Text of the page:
The Algarve is rich in natural beauty. Known all over the world for its dramatic cliff formations and 200km-stretch of golden sand beaches, many visitors take little time to leave the area’s gleaming resort developments and scratch beneath the surface to discover the “real Algarve”. But for those who do, a series of natural wonders await that are well worth making the effort for.
The city of Faro is set in the heart of the Ria Formosa Natural Park. Recently declared one of the country’s seven great natural wonders, the Ria Formosa Natural Park is formed by a series of sandspits creating a lagoon and wetlands that separate the mainland from the the Atlantic Ocean. This is one of the Algarve’s outstanding areas of natural beauty and ecological interest, home to a variety of ecosystems, rare bird life and a variety of marine species.
Tidal and seasonal fluctuations mean that the lagoon is constantly changing, both in its habitat conditions and in the way that it looks, with areas entirely submerged on one visit only to be dry and exposed on another. As a result there are many ways to visit and discover the Ria Formosa, each of which uncover a different side of the area. Here we take a look at the perfect nature trip to the area by foot and by boat, as well as the best way to discover the hidden natural gems that lie just inland from Portugal’s southern capital, Faro.
To appreciate the vastness of the Ria Formosa it is worth starting at high tide when it is possible to take a boat through the wetlands. If time permits, choose a trip that includes lunch at one of the island-based restaurants or cafés. If time is tight, aim for a half-day trip that will deliver you back in time for a delicious lunch at the marina or in a traditional restaurant in the centre of Faro.
Your boat trip should take you out through the wetland area which was used as far back as Roman times for salt production and agriculture and which today is used extensively for environmentally friendly oyster and mussel farming. Traditional methods are used in order to protect the delicate ecosystems and natural resources for the benefit of the local community. The Ria Formosa is one of Portugal’s leading areas for aquatic birds and hosts some 20,000 at peak times during the winter season as well as being a stop-off point for many as they migrate between Europe and Africa.
It is worth taking two or three hours to wander through the maze of walkways that link this vast wetland area on foot to really feel at one with this beautiful natural ecosystem. You may be able to organise this as a part of your boat-oriented trip or you may prefer to approach it as a separate excursion.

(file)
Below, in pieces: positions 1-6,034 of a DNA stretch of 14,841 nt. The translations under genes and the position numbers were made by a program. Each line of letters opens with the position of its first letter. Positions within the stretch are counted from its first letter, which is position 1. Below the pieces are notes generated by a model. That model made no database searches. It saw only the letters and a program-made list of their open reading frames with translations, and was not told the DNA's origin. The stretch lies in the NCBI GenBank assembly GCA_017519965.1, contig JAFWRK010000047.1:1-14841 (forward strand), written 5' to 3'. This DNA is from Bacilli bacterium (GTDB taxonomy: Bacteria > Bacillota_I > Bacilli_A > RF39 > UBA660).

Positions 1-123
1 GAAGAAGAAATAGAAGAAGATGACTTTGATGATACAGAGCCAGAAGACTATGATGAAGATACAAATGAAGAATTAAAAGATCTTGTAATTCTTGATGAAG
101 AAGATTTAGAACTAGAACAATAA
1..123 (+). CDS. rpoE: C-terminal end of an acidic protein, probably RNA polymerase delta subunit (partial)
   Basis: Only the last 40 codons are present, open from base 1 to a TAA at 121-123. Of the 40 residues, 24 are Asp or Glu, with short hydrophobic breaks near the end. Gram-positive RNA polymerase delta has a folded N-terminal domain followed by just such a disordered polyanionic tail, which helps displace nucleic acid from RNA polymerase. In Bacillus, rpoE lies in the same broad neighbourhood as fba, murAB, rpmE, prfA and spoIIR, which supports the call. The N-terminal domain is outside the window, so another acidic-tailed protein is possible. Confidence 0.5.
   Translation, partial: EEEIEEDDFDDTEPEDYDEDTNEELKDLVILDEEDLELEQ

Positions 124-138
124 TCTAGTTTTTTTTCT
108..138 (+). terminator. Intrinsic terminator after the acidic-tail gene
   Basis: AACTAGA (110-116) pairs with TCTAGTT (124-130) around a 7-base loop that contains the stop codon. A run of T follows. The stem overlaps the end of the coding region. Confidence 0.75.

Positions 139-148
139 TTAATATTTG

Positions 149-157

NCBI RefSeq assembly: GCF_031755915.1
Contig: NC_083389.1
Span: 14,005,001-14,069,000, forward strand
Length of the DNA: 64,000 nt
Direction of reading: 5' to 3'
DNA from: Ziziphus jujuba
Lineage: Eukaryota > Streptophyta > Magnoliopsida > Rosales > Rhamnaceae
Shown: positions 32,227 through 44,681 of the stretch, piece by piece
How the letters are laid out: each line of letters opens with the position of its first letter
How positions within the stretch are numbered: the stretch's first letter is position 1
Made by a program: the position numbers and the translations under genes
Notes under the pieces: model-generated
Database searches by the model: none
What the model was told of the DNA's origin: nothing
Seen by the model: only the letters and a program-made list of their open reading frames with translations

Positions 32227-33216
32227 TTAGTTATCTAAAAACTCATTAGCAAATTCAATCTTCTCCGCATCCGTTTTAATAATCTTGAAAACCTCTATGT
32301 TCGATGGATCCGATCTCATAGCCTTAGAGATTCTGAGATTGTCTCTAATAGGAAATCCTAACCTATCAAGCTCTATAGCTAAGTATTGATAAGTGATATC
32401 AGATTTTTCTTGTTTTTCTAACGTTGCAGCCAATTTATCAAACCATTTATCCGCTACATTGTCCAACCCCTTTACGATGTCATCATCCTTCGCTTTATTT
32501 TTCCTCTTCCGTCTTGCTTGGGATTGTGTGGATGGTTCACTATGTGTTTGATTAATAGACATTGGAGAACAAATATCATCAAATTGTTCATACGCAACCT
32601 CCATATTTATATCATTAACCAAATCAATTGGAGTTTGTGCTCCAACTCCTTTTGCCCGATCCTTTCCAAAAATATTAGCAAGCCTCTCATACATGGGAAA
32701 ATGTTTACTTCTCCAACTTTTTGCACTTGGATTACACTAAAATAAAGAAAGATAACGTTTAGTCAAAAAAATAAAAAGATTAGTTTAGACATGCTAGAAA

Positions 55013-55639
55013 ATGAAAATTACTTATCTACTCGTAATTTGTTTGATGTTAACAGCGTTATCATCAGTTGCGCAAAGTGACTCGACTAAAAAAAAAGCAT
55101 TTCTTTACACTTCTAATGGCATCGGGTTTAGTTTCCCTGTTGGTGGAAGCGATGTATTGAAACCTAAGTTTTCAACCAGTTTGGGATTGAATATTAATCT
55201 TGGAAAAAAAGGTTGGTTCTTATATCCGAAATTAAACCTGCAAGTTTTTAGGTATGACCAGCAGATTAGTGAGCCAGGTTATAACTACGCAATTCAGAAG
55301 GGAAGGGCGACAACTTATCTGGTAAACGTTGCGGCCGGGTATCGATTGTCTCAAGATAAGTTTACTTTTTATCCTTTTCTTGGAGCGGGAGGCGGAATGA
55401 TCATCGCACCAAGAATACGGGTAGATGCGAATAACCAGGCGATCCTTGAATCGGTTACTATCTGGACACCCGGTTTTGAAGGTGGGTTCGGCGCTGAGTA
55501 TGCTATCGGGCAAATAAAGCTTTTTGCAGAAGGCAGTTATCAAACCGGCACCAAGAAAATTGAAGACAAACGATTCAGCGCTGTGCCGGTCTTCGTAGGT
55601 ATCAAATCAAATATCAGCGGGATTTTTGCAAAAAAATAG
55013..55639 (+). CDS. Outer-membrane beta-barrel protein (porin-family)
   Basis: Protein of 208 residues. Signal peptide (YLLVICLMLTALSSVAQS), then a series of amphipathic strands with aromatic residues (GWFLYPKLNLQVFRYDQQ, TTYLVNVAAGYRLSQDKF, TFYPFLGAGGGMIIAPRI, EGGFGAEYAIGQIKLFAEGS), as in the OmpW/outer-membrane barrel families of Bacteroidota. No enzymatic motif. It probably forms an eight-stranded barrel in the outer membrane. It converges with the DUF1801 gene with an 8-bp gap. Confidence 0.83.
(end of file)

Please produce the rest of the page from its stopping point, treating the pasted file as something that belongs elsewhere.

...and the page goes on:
Exploring on foot gives you the time to stop and really appreciate the incredible views over the lagoon and to take as many photos as your camera memory permits. The bird hide is the perfect place to spot the Purple Swamphen, the official symbol of the natural park, as well as the colourful flamingos that stand alert as you pass.
Shellfish are found here in abundance as are seahorses along with more unusual species such as the chameleon and Portugal’s unique Water Dog with its webbed feet. If time permits you can visit the breeding centre for a closer look at these delightful creatures. Binoculars are highly recommended to make the most of the views and the wildlife, along with a backpack, comfortable shoes and of course a robust hat and high-factor sun cream.
For something completely different, head away from Faro and the water for your next day of natural sightseeing and discover the beauty of the inland Algarve on a quad bike. Loulé, some eighteen kilometres inland, is the perfect spot to start your trip and it is possible to hire a quad here with or without a guide to help you get the most out of your time.
This is the perfect way to combine a little adrenalin with a lot of natural beauty and the favourable climate around Loulé pretty much guarantees that you can make this trip whatever season of the year you visit. There is an abundance of remote trails weaving through this unspoilt landscape of woodland trails, rivers, streams and steep-graded tracks just begging to be discovered. Inexperienced riders have tuition at hand if required, while those in the know can partake in as challenging or as easy a tour as they wish. What better way to discover the hidden Algarve?